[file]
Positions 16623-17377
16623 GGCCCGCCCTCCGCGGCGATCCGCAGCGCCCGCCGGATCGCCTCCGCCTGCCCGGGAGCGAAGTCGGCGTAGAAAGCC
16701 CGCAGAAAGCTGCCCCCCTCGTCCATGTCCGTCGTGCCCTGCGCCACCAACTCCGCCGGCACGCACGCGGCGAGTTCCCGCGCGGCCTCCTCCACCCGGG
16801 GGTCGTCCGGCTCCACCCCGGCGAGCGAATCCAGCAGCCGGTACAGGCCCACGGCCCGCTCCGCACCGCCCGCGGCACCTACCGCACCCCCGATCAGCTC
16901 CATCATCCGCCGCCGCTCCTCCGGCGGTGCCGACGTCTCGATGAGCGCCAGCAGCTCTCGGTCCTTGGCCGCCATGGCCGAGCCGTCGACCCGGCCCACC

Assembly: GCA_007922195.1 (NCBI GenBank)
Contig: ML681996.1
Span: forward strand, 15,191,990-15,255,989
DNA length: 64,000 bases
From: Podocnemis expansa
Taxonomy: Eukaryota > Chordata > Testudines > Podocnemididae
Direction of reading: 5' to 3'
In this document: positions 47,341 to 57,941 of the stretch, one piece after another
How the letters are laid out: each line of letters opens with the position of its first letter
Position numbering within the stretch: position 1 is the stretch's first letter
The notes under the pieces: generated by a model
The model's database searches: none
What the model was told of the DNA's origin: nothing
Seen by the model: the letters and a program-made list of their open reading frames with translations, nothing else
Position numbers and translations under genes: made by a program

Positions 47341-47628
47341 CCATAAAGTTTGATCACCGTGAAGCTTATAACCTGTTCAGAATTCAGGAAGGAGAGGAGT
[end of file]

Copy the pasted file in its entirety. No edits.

Positions 16623-17377
16623 GGCCCGCCCTCCGCGGCGATCCGCAGCGCCCGCCGGATCGCCTCCGCCTGCCCGGGAGCGAAGTCGGCGTAGAAAGCC
16701 CGCAGAAAGCTGCCCCCCTCGTCCATGTCCGTCGTGCCCTGCGCCACCAACTCCGCCGGCACGCACGCGGCGAGTTCCCGCGCGGCCTCCTCCACCCGGG
16801 GGTCGTCCGGCTCCACCCCGGCGAGCGAATCCAGCAGCCGGTACAGGCCCACGGCCCGCTCCGCACCGCCCGCGGCACCTACCGCACCCCCGATCAGCTC
16901 CATCATCCGCCGCCGCTCCTCCGGCGGTGCCGACGTCTCGATGAGCGCCAGCAGCTCTCGGTCCTTGGCCGCCATGGCCGAGCCGTCGACCCGGCCCACC

Assembly: GCA_007922195.1 (NCBI GenBank)
Contig: ML681996.1
Span: forward strand, 15,191,990-15,255,989
DNA length: 64,000 bases
From: Podocnemis expansa
Taxonomy: Eukaryota > Chordata > Testudines > Podocnemididae
Direction of reading: 5' to 3'
In this document: positions 47,341 to 57,941 of the stretch, one piece after another
How the letters are laid out: each line of letters opens with the position of its first letter
Position numbering within the stretch: position 1 is the stretch's first letter
The notes under the pieces: generated by a model
The model's database searches: none
What the model was told of the DNA's origin: nothing
Seen by the model: the letters and a program-made list of their open reading frames with translations, nothing else
Position numbers and translations under genes: made by a program

Positions 47341-47628
47341 CCATAAAGTTTGATCACCGTGAAGCTTATAACCTGTTCAGAATTCAGGAAGGAGAGGAGT